For weeks, the covid-19 survivors had been calling their representatives in Congress, pleading for an appointment.
Most congressional offices simply ignored them. Others blamed stricter covid protocols or staffers working from home for being unable to schedule time.
So, as the virus surged once again, roughly 50 activists from a dozen grass-roots organizations across the country converged on Washington at the end of the July, determined to make their voices heard.
Their list of demands was long. They wanted financial help for the estimated 136,000 children who had lost a parent or caregiver. They wanted more research for long-haul patients grappling with the virus’s persistent symptoms. They wanted an independent commission to investigate and prepare for the next pandemic — like the one convened after the Sept. 11, 2001, terrorist attacks.
But their most immediate ask — the one they previously thought would be the least objectionable and easily secured — was for the country to designate a day of national remembrance to recognize all the people they, and the entire country, had lost.
“What we want is for people to acknowledge us and the people we loved,” said Jessica Ayers, who lives in rural South Carolina.
Ayers, 40, had hated politics her whole life. She never considered herself an activist. She was so shy she struggled to talk to customers at the pharmacy where she worked. But seven months after her father’s death, here she was in a D.C. hotel room nervously dialing the office of her senator, Lindsey O. Graham (R-S.C.).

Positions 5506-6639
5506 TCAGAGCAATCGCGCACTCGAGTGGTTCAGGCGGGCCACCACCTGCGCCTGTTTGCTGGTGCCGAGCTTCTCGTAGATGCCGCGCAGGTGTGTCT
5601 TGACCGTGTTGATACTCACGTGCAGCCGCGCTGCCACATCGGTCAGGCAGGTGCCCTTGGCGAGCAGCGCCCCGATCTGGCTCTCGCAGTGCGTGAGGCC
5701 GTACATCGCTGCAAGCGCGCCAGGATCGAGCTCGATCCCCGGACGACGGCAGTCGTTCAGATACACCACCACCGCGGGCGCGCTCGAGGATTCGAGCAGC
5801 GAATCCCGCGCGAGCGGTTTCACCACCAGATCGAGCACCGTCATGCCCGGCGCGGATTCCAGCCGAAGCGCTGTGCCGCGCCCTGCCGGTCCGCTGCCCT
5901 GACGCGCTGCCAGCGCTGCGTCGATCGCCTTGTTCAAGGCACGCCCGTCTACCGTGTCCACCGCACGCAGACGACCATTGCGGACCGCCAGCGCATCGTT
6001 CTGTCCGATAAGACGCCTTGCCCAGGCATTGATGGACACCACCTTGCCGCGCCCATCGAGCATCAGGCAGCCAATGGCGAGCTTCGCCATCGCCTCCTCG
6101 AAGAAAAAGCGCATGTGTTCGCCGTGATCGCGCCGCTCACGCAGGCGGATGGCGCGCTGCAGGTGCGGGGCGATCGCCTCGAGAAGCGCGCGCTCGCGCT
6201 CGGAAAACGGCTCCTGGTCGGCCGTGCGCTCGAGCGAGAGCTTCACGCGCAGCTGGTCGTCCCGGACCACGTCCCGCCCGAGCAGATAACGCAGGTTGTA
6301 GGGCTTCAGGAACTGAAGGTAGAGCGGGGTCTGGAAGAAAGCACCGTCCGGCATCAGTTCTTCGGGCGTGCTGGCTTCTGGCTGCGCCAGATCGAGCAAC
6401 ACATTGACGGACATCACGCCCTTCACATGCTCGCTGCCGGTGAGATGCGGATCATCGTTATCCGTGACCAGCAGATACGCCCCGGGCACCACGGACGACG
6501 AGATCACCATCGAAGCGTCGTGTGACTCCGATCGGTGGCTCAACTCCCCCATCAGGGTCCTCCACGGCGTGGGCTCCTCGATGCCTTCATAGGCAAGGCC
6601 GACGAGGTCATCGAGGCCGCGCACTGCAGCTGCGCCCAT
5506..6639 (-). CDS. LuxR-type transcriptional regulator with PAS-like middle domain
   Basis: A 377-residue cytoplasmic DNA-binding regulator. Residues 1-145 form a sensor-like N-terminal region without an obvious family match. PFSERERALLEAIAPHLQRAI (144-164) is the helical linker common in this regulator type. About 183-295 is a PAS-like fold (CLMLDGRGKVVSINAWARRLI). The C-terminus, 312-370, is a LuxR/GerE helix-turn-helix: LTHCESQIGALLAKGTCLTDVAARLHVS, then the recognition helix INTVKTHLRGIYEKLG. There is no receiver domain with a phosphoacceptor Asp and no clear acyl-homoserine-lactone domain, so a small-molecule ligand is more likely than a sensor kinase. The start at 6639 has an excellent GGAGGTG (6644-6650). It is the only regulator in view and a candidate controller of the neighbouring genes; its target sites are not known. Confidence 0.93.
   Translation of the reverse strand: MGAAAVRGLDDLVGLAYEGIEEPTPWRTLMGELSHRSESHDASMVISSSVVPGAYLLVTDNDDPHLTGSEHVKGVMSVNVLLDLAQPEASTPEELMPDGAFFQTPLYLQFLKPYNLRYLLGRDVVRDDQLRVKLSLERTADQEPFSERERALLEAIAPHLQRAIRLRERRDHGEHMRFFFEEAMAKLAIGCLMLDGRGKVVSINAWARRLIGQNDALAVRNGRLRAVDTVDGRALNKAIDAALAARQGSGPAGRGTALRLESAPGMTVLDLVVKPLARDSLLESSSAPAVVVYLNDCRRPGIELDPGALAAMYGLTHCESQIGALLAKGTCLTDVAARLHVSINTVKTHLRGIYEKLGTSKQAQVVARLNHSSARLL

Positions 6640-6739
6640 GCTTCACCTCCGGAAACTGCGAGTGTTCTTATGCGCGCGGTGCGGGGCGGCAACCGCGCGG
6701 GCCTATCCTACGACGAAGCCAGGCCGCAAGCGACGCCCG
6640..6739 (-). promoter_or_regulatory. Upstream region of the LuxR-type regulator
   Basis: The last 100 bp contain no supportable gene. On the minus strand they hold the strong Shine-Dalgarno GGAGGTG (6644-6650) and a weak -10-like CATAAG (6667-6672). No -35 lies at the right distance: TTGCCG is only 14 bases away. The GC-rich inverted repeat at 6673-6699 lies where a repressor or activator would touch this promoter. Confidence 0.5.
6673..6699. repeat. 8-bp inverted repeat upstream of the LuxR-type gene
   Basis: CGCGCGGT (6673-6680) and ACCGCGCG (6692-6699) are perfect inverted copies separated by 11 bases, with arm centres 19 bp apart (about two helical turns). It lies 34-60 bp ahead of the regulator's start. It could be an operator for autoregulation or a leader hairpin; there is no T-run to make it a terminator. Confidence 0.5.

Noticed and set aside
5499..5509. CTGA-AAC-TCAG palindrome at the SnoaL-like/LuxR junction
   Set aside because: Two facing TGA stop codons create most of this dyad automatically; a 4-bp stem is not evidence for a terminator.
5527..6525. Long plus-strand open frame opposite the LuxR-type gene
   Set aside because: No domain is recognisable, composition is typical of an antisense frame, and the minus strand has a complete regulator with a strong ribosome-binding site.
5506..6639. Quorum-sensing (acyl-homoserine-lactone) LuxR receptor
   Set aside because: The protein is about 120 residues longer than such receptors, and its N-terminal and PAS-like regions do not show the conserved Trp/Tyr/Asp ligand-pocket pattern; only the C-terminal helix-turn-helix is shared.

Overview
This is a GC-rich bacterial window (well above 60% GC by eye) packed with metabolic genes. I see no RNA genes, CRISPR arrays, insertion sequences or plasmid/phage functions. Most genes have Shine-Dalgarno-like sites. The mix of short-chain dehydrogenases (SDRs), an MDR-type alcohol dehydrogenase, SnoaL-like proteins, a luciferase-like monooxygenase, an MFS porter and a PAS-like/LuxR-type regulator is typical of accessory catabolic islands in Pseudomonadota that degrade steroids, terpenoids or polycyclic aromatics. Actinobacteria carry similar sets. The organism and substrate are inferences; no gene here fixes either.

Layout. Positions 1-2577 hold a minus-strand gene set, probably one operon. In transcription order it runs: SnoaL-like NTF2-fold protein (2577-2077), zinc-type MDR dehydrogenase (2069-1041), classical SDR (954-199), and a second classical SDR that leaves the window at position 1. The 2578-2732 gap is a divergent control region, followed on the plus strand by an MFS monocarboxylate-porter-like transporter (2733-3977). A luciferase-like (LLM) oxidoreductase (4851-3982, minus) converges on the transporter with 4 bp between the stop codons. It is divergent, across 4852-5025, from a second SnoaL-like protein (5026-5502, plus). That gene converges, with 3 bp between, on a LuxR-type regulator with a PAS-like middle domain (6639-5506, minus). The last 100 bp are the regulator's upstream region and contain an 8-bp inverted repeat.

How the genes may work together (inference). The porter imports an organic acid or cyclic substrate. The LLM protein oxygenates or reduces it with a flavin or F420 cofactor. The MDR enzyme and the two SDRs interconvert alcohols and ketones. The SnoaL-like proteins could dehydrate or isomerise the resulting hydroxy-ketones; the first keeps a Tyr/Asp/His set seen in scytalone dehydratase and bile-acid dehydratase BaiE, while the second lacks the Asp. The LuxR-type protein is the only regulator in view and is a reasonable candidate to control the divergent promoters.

His office had told her Graham was too busy but offered a short call with two legislative aides. When the staffers answered, Ayers struggled to get the words out.
She thought of all the other covid survivors who had already failed to get as far as her with their own representatives. They’d tried to set up meetings with 130 lawmakers during the lobbying blitz, but only 40 congressional offices agreed to hear them out — mostly offering a staffer by phone or Zoom.
As Graham’s aides waited, Ayers finally stammered, “I am one of the millions of Americans harmed by covid-19. The last I saw of my daddy was his back as he walked away from me toward the emergency room doors …”
‘It’s not political’
In the year and a half since the pandemic began, grass-roots networks that began as online support groups — long-haulers working together to troubleshoot symptoms, grieving families looking for comfort — have increasingly turned their focus from personal pain toward public calls for accountability and recognition of their loss.
The route from tragedy to political activism is, of course, a well-worn path in Washington. On matters of health, it has generated powerful advocacy on issues from cancer to drunken driving to tobacco.
But as covid survivors begin to mobilize, they are facing an especially steep hill. They are making their pitch amid the sudden rise in new coronavirus cases fueled by the delta variant — at a time when America remains bitterly divided on masks and vaccines. Republicans have been reluctant to acknowledge suffering for fear it could be construed as criticism of former president Donald Trump. Meanwhile, President Biden and Democrats have been preoccupied with fierce resistance to vaccine mandates and new masking recommendations.
Even before they arrived in the nation’s capital, the activists had already gotten a resolution introduced in the House of Representatives.
The measure would designate the first Monday of every March as “COVID–19 Victims and Survivors Memorial Day.” And they had persuaded 50 House members — all Democrats — to co-sponsor it.